“The Black Voices is an initiative under YouTube Black. The fund was born out of a black creators’ summit in 2016. It was seen as a vehicle to elevate, give voice, and help content creators craft successful careers, not just for themselves but also for other people in their countries. Although the programme is currently predominant in Kenya, Nigeria, and South Africa we are constantly evolving, evaluating the growth of the programme, and looking for ways to expand beyond the three countries,” said the YouTube spokesperson.
To bridge the gap between the ability to make video and access, Mr Masote shared that Google is creating initiatives such as the Equiano subsea cable, which will help to close the access gap in terms of the internet.
When YouTube was launched in 2005, it started as a short-form video. The first video published on the platform by YouTube’s co-founder Jawed Karim on April 23, 2005, was just 53 seconds long. As the platform continued to evolve, YouTube videos kept getting longer.
Now, to edge out competition from platforms such as TikTok, YouTube is making it easier to create content on the go.
“We have a predominantly growth of Gen Z and Millennials who are mobile-first. YouTube Shorts was born last year with that in mind and come next year, creatives will be able to monetise on YouTube Shorts. Basically, we are multi-faceted and make a home for everyone, whether they want to create short or long-form content,” said Mr Masote.
The 10 Kenyan creators
Ruthless Focus: 38.1K subscribers, 2.63 million views – The channel is run by Caleb Orem, a Mombasa-based entrepreneur. He does car reviews and offers advice on car models and diagnostics.
African Real Estate: 26.5K subscribers, 3.2 million views – Hosted by self-acclaimed real estate expert Martin Kihara, the channel looks into the most opulent real estate and does property reviews.
Agatha Nkirote: 47.8K subscribers, 2.9 million views – The channel, hosted by Agatha, focuses on home improvement, DIY projects, entrepreneurship ideas, and shopping haul.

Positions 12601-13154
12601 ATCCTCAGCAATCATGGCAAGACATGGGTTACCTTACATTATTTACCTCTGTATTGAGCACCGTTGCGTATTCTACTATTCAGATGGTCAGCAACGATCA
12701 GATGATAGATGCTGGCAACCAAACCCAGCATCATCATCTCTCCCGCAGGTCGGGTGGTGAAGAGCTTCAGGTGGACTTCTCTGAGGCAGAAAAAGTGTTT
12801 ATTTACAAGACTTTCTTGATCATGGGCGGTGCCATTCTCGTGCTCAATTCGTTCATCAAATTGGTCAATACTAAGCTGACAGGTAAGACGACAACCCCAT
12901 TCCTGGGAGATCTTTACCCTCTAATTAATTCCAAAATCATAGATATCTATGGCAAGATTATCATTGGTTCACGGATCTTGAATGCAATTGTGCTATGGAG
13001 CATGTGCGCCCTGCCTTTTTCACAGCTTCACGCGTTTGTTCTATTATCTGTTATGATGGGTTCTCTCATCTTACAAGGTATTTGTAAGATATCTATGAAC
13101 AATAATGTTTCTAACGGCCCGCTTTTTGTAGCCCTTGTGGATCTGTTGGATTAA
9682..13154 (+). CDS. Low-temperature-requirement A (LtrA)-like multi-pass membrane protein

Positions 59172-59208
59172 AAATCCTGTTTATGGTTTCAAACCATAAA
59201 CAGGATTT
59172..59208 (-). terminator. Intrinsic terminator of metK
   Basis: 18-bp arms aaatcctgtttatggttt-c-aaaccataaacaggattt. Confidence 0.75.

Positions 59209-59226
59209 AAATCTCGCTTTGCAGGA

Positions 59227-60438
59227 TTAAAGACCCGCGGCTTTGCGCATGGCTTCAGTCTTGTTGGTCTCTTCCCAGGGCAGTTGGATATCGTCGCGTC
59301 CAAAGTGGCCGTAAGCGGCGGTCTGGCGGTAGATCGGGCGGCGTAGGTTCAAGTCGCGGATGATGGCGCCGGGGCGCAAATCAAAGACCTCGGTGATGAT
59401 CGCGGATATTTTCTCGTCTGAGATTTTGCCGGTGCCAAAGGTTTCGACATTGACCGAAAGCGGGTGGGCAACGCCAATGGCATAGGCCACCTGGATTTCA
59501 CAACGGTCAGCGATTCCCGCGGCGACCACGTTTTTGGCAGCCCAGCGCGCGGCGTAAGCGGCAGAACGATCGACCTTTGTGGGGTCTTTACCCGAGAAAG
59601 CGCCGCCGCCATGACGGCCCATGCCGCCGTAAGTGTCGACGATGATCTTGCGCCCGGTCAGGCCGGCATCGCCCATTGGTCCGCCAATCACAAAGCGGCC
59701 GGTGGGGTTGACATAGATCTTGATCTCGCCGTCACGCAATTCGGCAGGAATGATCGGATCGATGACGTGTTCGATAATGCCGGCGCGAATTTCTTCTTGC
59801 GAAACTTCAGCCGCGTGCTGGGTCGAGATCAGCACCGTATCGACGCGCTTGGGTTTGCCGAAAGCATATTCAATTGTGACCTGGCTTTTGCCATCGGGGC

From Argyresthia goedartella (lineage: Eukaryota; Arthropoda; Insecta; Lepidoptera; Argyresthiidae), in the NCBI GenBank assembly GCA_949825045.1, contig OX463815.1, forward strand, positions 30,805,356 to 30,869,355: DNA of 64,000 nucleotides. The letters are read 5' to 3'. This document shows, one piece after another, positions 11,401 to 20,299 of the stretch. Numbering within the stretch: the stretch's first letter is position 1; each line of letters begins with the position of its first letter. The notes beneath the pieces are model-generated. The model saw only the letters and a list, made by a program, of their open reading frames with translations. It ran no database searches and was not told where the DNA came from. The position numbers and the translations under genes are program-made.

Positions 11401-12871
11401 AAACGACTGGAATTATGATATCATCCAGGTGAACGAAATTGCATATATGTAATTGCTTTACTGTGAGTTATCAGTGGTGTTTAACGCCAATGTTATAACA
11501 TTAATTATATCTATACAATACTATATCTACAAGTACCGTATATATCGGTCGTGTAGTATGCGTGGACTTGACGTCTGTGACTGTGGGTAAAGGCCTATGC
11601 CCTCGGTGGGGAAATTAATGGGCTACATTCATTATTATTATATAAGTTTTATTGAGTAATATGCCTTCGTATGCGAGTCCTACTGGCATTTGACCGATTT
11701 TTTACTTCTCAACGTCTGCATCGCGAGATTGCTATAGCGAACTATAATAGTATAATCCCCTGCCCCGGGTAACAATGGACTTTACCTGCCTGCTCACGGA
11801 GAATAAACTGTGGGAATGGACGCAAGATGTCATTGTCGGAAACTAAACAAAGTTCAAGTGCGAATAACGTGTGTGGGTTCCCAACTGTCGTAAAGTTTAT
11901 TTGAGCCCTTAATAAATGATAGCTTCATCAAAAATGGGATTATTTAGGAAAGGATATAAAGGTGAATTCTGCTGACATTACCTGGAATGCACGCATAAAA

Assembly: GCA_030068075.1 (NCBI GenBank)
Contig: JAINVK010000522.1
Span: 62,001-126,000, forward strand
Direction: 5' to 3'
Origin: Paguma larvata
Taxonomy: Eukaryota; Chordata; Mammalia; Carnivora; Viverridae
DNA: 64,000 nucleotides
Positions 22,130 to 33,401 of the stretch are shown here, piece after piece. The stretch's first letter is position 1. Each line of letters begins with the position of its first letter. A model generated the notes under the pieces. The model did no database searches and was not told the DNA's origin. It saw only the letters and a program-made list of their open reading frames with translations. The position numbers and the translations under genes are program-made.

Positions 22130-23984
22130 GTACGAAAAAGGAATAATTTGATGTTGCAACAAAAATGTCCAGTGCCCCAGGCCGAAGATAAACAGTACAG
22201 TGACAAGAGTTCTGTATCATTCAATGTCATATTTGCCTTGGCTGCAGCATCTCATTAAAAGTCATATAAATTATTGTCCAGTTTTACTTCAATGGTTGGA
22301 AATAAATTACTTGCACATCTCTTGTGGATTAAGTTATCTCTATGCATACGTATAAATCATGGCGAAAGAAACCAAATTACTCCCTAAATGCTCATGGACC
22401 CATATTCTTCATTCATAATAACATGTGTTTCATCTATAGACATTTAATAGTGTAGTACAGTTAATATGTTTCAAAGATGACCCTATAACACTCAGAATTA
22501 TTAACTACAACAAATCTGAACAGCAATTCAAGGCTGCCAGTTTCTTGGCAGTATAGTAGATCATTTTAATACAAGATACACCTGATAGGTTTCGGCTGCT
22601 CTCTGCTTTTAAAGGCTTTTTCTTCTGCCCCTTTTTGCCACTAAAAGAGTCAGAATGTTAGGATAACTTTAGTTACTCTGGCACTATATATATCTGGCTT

Suzy’s Homestead: 99.7k subscribers, 8.4 million views – Susan Muriithi offers tips on managing a home, raising children, minimising costs, and maintaining an organised and clean home.
The Kenyan Entrepreneur: 11.8k subscribers, 700k views – The channel by Sebastian Ngida is a platform that offers different services such as product, business reviews, real estate, and profile interviews.
Diy with Jojo: 31.5k subscribers, 1.6 million views – Joined in 2019, Joanne Wanjala, known as “Jojo” shares about her DIY projects, home décor hauls, ideas and how-to tutorials.
Wongel Zelalem: 53.5K subscribers, 5.1 million views – The 29-year-old Wongel’s channel tells stories from Africa and shares reaction videos from politicians and leaders from across the globe. She also shares life lessons on the platform.
Kane’s Kitchen Affair: 12.9K subscribers, 456k views – Hosted by 25-year-old lawyer-turned-food-blogger Juliet Kane, the channel is about food recipes, how-to tutorials, and travel.
ONR: 19.2K subscribers, 774K views – Olive Nkirote started the channel in 2018 as an entertainment channel then pivoted in 2020 to inform, educate, and empower her viewers with information about cryptocurrency.
Kate Kendy: 31.8K subscribers, 3.4million views – The 27-year-old Kate Kendy’s channel is about food, travel, mental health, hidden gems in different locations, and conversations with her mother.